If I were you, I would stay well clear of any up-and-coming university, and only focus on the top 5 universities of China in the cities of Beijing and Shanghai (especially since you mention you are from a R1 institution). There are numerous agents and representatives from up-and-coming universities very eager to hire you, but you will quickly find that many of their promises in terms of job conditions and salary treatment are empty or very misleading. The only exception I would make is if you already have a well-placed connection working in one of those universities, who can look after your back and fight to get you the proper conditions you were supposed to get. Representatives might show you nice photos of a clean university apartment, until you realize that place is in a newly-built campus in cheap land located in the middle of nowhere, and you actually need to take a crowded bus for 90 minutes (one way trip) to get to your actual workplace. It is these kind of things that you must take special care to watch out for.
My advice is for you to aim for a top institution that already has a few tenured foreign faculty in their ranks. Believe me, you do not want to be the first foreign hire of a given department. You will waste days and weeks running around various campuses and through the various administrative offices of the city, facing an army of clueless staff who have no clear idea how to process your paperwork as a foreigner. They will call lots of different people, and you might have to return to the same place 2 or 3 times because what a certain staff thought was the correct way to submit the application was actually incorrect, and you will need to rewrite the whole thing.
Since Chinese universities are leaner on administrative staff compared to the USA, you will likely be assisted in your paperwork by lots of different students who will go with you to the various offices around the city. They are wonderful, hard-working kids who are eager to work and learn from foreign faculty, but you will feel sorry for them taking so much time from their own studies to help get you registered, get a bank account, etc.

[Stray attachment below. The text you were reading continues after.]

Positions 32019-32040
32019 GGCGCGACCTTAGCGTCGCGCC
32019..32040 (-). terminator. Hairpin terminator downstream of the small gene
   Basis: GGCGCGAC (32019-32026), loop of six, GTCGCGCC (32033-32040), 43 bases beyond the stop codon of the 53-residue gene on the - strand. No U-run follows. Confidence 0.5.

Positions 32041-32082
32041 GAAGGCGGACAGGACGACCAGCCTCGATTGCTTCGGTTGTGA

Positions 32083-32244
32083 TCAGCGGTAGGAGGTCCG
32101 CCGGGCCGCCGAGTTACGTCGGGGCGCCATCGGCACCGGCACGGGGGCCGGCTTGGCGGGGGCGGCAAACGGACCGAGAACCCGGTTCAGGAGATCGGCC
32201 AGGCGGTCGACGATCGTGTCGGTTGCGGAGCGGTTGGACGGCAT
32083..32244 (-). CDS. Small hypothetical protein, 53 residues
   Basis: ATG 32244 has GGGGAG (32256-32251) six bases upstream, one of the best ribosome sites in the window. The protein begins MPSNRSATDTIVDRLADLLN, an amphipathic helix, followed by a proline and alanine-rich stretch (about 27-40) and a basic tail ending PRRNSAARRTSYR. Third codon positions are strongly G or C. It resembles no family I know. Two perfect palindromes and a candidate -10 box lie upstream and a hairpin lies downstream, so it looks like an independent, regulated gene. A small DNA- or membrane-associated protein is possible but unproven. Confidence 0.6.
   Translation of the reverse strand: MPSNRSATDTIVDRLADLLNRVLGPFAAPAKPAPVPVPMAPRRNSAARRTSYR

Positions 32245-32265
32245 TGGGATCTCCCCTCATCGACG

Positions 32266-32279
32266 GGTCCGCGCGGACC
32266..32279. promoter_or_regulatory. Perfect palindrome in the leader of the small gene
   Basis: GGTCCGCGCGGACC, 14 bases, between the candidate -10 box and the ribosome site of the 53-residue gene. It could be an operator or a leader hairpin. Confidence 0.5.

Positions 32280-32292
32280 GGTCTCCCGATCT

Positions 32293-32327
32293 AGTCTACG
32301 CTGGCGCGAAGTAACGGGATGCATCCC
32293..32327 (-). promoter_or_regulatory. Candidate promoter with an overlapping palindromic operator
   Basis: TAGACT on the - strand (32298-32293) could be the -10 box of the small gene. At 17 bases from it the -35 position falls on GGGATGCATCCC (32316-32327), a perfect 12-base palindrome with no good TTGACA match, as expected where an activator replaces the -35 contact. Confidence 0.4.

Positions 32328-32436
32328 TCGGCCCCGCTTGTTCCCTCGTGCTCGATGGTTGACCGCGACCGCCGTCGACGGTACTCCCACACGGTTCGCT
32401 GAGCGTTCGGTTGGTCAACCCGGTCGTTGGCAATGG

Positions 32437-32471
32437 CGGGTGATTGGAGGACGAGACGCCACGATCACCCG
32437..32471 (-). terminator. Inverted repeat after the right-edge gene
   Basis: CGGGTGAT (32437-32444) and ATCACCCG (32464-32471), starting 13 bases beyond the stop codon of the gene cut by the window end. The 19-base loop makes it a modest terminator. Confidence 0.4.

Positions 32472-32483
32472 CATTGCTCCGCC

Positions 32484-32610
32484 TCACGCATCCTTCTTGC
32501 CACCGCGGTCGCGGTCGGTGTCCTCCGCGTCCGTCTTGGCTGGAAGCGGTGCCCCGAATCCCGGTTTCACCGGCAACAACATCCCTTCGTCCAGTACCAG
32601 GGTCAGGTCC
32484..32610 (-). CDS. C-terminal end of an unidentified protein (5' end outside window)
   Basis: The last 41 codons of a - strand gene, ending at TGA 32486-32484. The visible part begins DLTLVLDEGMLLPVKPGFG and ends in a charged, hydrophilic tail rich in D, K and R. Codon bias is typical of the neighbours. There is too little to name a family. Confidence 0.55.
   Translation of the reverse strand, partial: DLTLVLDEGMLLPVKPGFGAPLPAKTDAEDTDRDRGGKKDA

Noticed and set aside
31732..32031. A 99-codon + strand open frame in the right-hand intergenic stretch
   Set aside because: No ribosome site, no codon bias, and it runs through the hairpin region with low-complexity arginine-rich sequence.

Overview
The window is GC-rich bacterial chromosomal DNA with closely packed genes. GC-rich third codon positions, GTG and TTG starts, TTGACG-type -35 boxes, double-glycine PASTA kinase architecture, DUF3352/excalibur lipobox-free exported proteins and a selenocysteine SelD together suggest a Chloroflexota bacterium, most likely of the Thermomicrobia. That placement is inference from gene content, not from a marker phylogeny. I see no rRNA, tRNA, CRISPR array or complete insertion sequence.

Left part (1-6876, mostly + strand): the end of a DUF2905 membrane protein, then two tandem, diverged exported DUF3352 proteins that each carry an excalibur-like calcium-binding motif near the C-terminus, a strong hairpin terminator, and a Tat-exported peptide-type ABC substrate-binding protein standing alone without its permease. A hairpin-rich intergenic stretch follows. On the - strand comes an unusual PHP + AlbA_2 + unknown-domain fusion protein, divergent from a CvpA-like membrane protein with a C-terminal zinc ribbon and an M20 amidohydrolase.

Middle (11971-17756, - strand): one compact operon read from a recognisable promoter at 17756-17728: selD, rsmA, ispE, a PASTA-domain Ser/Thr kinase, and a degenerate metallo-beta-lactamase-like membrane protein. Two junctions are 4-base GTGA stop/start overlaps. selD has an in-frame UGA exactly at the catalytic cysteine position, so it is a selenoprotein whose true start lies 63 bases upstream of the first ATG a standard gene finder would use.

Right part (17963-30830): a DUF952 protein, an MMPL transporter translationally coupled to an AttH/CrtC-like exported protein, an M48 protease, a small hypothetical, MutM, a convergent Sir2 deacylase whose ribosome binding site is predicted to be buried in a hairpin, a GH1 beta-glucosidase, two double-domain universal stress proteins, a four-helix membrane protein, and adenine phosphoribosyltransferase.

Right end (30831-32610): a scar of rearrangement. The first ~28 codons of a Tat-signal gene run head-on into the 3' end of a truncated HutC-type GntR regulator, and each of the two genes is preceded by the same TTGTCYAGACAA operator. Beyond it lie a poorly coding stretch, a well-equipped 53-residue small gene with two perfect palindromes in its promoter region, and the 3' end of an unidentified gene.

If you go to a large international city such as Shanghai, and if you choose a top university that already has foreign faculty, then it is much more likely that they already have some form of pipeline to handle your procedures, because practically none of the official paperwork you will have to do in China has any (decent) English translation. Until you master the Chinese language, you will be severely dependent on the aid of students and other faculty.
Another advice is to actually send an email to the foreign faculty in that department to get a clearer picture of the actual work/life conditions there. If you are lucky, one of these professors might offer some actual support for your candidacy, and look after your back while you are there. If you don't have friendly connections that you can trust, life in China can be very isolating and lonely.
Be sure to save as much money as possible before applying. In my case, because of the ridiculous amounts of bureaucracy and paperwork involved, it happened that I had to make a "work" visa to go to China and sign a temporary contract, and then leave the country to reapply for an actual visa that gives you not just a work permit, but also an official residence permit. Once you return to China, then you will sign the actual final contract. Unless the country's rules have changed recently, the same situation is likely to happen to you (be sure to inform yourself about this in advance). Also, because the paperwork for opening a bank account and actually getting paid is so cumbersome, it can take as much as 3-4 months until you actually start receiving a salary.
Finally, you will have to navigate the politics of your new country. You will likely be expected to sign a declaration of ethics, which along with traditional promises of not engaging in falsified research, you will have to check a box where you state that you agree and comply with the Party Chairman's vision for education in the country. There are lots of unwritten rules about what kind of research is "safe" to do, or whether you need to ask special permission to publish a paper that uses a certain dataset, but for the most part your Chinese/foreign colleagues will help you to understand what is safe or not, and as long as you are cautious and follow their counsel, you will probably find that there is very little (if any) intrusion in your research/teaching activities.
If you use your time wisely in China, and spend it on:
- working your ass off to get papers published in Web of Science
journals with high impact factors;
- getting a basic, working understanding of the Chinese language;
- applying for a successful government funding of your research;
- helping your Chinese colleagues and students to get their papers
published as well in good venues;
Then you will find that you can rise in your career much faster than in the USA (at least twice the speed, if not more).
However, if you are the kind of person who gets homesick easily, or cannot adapt to the culture or food, or cannot deal with being by yourself for long periods, or tend to spend your time in parties with alcohol (you will probably get lots of invitations, be wise about avoiding them as much as possible), you will probably have a dreadful experience. It's all up to you.
I don't really wish to go any deeper than this, and I hope others can give advice that is specifically suited to your needs. Good luck in your career.